Employee:          

     (who happened to have one handy)         

         

 

Employee:         

Ugh, it’s not working. But they have $25, $50 and $100.         
How many do you want?         
Which credit card should I use?         

 

Scammer:

Purchase 3 of 100$ amazon

 

Employee:         

Just 3? They probably have 40. Should I grab the Williams Sonoma, too?         
Dude, the whole credit card is empty. I could buy every card in the photo!         
Wait, the manager is back.         
Ok, he says Williams Sonoma is doing all the fall sauces now.         
So like pumpkin spice and all that stuff.         

 

How many should I get?         

 

Enrico? I mean—Mr. Palmerino?         

 

Scammer:

Just the 3 Amazon.

 

Employee:         

Ok! Where do you need me to send them?         
Hey—can I grab a Williams Sonoma one for myself? Just a $10.         
You know. For sauce.         

         

 

Scammer:

It’s alright. Send me clear picture of receipt.

 

Employee:         

Oh sweet! Thank you! Listen, I don’t want to frustrate you,         
but my camera is NOT working right. Happy to read the receipt to you, though.         

 

Scammer:

Lol. You’re a clown.

 

Employee:         

What do you mean?         

 

Scammer:

You’re too funny.

 

Employee:         

Hold on, almost checked out. Okay, what do you need from the receipt?         
The total was $334.28 (counting my Williams Sonoma Card!)         

 

Scammer:

Send me picture of everything you purchased with the receipt.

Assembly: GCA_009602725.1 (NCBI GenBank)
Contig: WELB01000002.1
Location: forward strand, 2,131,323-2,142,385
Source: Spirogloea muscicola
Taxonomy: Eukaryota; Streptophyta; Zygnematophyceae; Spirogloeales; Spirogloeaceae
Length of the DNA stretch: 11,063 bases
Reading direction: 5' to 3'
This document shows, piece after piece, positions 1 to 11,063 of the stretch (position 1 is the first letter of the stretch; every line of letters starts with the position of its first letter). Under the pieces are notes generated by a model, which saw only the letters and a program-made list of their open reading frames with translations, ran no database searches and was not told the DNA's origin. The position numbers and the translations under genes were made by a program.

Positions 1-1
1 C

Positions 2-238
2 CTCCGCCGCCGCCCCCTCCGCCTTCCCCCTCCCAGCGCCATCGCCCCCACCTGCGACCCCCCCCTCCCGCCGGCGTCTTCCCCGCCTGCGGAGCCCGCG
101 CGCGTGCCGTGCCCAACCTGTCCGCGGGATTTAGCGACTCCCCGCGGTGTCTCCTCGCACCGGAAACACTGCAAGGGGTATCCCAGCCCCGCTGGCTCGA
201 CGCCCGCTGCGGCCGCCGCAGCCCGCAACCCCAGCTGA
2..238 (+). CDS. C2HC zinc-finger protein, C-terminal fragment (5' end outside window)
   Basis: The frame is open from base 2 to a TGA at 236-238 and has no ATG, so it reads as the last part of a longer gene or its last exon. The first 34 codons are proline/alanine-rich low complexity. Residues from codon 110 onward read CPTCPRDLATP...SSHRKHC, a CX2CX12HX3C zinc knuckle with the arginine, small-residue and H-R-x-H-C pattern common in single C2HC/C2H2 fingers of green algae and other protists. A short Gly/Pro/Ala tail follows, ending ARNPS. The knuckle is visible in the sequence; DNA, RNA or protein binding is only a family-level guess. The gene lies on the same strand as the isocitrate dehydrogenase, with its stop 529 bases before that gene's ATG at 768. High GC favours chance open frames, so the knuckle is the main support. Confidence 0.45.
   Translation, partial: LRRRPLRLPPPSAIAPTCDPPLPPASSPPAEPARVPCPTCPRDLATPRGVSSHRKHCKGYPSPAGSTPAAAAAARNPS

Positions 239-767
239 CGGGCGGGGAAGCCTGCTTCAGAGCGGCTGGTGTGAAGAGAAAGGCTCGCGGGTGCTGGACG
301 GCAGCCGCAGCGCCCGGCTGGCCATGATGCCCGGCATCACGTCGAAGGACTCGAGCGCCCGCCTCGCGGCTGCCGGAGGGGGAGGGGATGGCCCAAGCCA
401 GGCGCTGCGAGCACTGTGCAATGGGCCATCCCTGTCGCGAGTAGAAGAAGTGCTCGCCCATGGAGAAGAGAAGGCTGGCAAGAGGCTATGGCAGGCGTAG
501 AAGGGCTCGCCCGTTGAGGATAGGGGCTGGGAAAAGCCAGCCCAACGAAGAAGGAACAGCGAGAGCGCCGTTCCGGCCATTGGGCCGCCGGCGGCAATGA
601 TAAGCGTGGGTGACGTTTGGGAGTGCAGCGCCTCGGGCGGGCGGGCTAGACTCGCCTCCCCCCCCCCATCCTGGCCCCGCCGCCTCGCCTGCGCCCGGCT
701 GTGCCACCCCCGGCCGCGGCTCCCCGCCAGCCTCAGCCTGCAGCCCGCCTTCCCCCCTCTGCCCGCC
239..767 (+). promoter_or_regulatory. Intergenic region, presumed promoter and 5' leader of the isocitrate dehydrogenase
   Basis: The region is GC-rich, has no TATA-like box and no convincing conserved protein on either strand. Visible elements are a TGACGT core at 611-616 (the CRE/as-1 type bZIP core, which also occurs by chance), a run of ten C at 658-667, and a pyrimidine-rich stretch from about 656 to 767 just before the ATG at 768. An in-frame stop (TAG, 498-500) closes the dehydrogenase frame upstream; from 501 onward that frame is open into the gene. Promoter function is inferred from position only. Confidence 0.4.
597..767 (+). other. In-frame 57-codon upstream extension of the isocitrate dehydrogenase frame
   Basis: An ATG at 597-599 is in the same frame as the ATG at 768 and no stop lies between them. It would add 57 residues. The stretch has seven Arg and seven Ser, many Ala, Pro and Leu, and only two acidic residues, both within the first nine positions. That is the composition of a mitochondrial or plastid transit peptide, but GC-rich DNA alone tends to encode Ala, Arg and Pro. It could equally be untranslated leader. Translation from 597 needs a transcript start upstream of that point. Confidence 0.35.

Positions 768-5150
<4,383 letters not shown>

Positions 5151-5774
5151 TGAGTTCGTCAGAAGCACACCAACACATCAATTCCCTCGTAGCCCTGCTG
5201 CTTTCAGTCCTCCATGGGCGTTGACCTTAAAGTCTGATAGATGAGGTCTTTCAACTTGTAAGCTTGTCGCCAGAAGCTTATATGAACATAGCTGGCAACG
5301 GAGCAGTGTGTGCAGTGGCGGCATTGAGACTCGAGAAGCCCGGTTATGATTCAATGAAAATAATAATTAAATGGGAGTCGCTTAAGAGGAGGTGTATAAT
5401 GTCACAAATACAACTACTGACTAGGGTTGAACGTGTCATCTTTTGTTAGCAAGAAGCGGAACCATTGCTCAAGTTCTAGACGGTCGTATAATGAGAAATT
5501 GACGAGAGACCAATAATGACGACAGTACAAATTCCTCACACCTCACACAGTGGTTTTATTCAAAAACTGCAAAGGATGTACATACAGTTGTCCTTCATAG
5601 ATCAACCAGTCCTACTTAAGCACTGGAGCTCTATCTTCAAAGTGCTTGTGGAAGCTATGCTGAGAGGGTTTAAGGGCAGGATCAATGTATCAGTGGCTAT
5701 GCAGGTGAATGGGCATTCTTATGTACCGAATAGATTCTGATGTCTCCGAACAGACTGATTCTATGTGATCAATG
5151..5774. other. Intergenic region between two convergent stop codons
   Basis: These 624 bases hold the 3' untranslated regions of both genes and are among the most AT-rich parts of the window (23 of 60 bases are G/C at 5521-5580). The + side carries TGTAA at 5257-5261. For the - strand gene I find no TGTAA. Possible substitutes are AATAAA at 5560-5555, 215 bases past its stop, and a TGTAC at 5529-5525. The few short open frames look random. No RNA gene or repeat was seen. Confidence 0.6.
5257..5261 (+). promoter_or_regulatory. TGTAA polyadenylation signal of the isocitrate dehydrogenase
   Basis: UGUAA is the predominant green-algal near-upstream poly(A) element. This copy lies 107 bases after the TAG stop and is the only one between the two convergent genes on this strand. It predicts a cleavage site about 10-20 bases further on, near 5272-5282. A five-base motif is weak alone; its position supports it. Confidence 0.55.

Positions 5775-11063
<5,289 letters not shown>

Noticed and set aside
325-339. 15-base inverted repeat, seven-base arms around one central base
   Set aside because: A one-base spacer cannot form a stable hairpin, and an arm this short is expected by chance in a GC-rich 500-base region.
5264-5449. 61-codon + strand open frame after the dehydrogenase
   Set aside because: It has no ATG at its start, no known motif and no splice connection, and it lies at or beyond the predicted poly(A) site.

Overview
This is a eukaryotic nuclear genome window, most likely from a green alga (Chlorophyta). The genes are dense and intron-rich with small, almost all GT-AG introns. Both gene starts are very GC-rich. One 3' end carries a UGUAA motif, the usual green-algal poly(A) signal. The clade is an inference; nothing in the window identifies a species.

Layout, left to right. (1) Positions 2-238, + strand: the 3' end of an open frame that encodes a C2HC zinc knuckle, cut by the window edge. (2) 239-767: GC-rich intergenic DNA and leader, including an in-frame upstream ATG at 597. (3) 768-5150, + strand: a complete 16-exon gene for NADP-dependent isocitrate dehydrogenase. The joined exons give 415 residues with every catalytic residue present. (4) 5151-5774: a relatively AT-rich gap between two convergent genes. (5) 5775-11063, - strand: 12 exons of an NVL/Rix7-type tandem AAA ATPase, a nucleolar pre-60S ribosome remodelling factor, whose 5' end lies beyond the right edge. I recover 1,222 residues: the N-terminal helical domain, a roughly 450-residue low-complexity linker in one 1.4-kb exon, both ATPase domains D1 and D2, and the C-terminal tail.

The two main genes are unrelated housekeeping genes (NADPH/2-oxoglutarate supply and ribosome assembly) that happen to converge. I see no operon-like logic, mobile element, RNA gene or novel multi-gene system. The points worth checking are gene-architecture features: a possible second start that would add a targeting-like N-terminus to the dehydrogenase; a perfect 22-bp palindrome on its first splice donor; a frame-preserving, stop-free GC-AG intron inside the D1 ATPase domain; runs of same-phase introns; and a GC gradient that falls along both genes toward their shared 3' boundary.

Employee:         

Okay, I’ll try…         

         

 

Employee:         

So weird, it’s like sending random photos from my album.         

 

Scammer:

You can just take the pictures direct and send to me.

 

Employee:         

I’m trying. Sit tight.         

          

 

Employee:         

Hahahahaha oops! But hey, SAUCE!         
I have pics of all my sauces.         

 You know what though? I don’t think this is going to work.         
In fact, I quit. Go have Robbins do this. He hates sauce.         

I’ll keep the cards though, thanks!         

 

Scammer:

Okay, a**hole.

 

We thought this exchange was pretty funny, but imagine the damage that could have been done if the employee had failed to recognize the danger. It’s easy to trust all the technological protections available these days, but it’s important not to overlook keeping your staff in the loop.
That means thorough training on proper protocols in communication, what information you should and shouldn’t transmit, and how to confirm a communication is what it seems to be.

 

Botkeeper’s automated bookkeeping solution takes security seriously, with industry-standard SOC2 Type 2 accreditation, two-factor authentication, and 256-bit encryption for data at rest and data in transit.

 

If you’re interested in learning more about keeping your organization safe, download our eBook, “Client Data Security Best Practices.”